Alex Rodríguez, Maho Takahashi, and Grant Goodall present at HSP 2023

Graduate students Alex Rodríguez and Maho Takahashi, along with faculty member Grant Goodall, presented posters at the 2023 Human Sentence Processing conference held at the Univ. of Pittsburgh. Alex’s and Grant’s poster was on “Clitic Left Dislocation in Spanish: Island sensitivity without gaps”, while Maho and Grant presented two posters, one on “Island effects persist despite context: The case of double relatives in Japanese” and the other on “Crossed vs. nested dependencies and crosslinguistic variability in islands”.

JJ Lim receives language revitalization award

PhD candidate JJ Lim and his collaborators, Ghilyana Dordzhieva and Darina Gedeeva, were selected to be part of the 2023 cohort of the Wikitongues Language Revitalization Accelerator program. The award comes with specialized training, in-kind support, and a $2000 grant, to support projects on language revitalization. JJ and his collaborators are working to revitalize the Kalmyk language in the Kalmyk American diaspora, which is concentrated primarily in New Jersey, New York and Pennsylvania. They will use this opportunity to develop a first-of-its-kind conversational English-Kalmyk language course geared towards beginners, which includes a textbook, online dictionary and website with supplementary materials. Find out more about their project here.

Emily Davis presented at the Linguistic Society of America, 2023 Annual meeting

Graduate student Emily Davis presented both a talk and a poster at the Linguistic Society of America Annual Meeting 2023 in Denver, which was held January 5-8, 2023. The title of the talk was “Multiple center-embedding is more common in verb-final languages” and the abstract can be seen here. The poster was entitled “Learnability and emergence of dependency structures in an artificial language”, the abstract can be seen here, while the poster is below.

Anna Mai defends their dissertation and accepts post-doc position at the MPI for Psycholinguistics

Anna Mai successfully defended their dissertation “Contrast, Neutralization, and Systems of Invariance” on June 16, 2022. They will start a post-doc this fall at the Max Planck Institute for Psycholinguistics in Andrea Martin’s Language and Computation in Neural Systems group, investigating language-specific speech sound representation in the brain. Congratulations, Anna!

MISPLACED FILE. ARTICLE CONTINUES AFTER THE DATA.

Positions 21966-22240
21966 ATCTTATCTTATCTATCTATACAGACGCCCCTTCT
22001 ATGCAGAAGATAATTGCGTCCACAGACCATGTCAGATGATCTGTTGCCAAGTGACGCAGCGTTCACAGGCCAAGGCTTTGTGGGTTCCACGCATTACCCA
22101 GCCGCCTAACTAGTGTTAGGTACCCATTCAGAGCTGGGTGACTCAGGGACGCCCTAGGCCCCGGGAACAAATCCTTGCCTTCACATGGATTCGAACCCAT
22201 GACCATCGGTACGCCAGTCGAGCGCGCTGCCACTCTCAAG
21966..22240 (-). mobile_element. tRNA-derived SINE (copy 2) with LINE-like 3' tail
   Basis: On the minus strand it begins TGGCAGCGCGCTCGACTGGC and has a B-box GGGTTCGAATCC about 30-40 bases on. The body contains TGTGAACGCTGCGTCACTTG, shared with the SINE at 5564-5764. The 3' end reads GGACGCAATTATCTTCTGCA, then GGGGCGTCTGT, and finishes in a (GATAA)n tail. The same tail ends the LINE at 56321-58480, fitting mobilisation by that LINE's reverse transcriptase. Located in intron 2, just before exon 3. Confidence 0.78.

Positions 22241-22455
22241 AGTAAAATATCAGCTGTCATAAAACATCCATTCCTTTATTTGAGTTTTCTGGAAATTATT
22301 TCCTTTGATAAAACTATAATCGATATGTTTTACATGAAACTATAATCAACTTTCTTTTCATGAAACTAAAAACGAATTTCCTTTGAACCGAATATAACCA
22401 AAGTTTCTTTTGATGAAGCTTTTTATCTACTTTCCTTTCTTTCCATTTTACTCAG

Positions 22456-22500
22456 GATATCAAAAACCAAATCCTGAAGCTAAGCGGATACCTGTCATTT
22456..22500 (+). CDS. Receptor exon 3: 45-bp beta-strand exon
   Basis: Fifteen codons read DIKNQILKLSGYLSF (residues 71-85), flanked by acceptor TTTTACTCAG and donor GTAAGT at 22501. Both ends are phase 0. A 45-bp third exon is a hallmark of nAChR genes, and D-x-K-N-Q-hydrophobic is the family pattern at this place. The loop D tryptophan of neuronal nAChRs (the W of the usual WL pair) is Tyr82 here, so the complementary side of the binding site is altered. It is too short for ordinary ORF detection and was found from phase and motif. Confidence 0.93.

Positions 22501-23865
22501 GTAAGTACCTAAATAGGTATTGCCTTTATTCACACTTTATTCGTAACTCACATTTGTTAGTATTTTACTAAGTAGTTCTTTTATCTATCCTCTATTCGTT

JJ Lim is awarded a Social Science Research Council Graduate Research Fellowship

Graduate student JJ Lim was awarded the Social Science Research Council Graduate Research Fellowship (SSRC GRF) by the Singapore Social Science Research Council and the Singapore Ministry of Education for his project titled `Investigation of agreement markers across Mongolian’.
The fellowship consists of a research grant, mentorship by faculty at the National University of Singapore (NUS), and an opportunity to visit Singapore to engage in research activities with NUS.

Yaqian Huang awarded NSF Doctoral Dissertation Research Improvement Grant

Graduate student Yaqian Huang, a PhD candidate in our department, has been awarded a National Science Foundation Doctoral Dissertation Research Improvement Grant (Ling-DDRI, with Prof. Marc Garellek) for the project “Phonetics of period doubling.” The goal of the project is to study the production and perception of period doubling, an irregular voice quality with more than one pitch. Yaqian will characterize the articulatory and acoustic properties of period doubling, and determine how it affects pitch and tone perception.

Nina Semushina defends her dissertation and becomes a post-doc at the University of Chicago

Nina Semushina successfully defended her dissertation “The linguistic representation of number: Cross-linguistic and cross-modal perspectives” on August 20, 2021. She started a post-doc at the University of Chicago with Susan Goldin-Meadow and R. Breckie Church, investigating the effectiveness of teaching methods that incorporate gesture or spatial highlighting tools for math learning in hearing and deaf children and adults.

Nina Feygl Semushina co-organizes a workshop on Sign Language studies at V-NYI

Graduate student Nina Feygl Semushina organized a virtual workshop on “Sign Language Studies” on July 21-30, together with Masha Esipova (Princeton University), Philippe Schlenker (NYU/CNRS), and Valeria Vinogradova (University of East Anglia). The workshop highlighted different areas of sign language linguistics, such as iconicity, variation, language acquisition, and sign & gesture. On July 28, Nina gave a presentation on “Acquisition of number and language: does the order matter? Age of first language acquisition effects on automatic number processing.
The workshop was dedicated to the memory of Tatiana Davidenko, a pioneering Deaf teacher and researcher of Russian Sign Language, who passed away in June 2020.
The workshop was part of the Virtual Summer Institute of Linguistics, Cognition, and Culture (V-NYI), organized by Stony Brook University (NY) and Herzen State Pedagogical University (St. Petersburg, Russia). This year, V-NYI Summer Institute connected 301 students & 55 faculty members from 43 countries.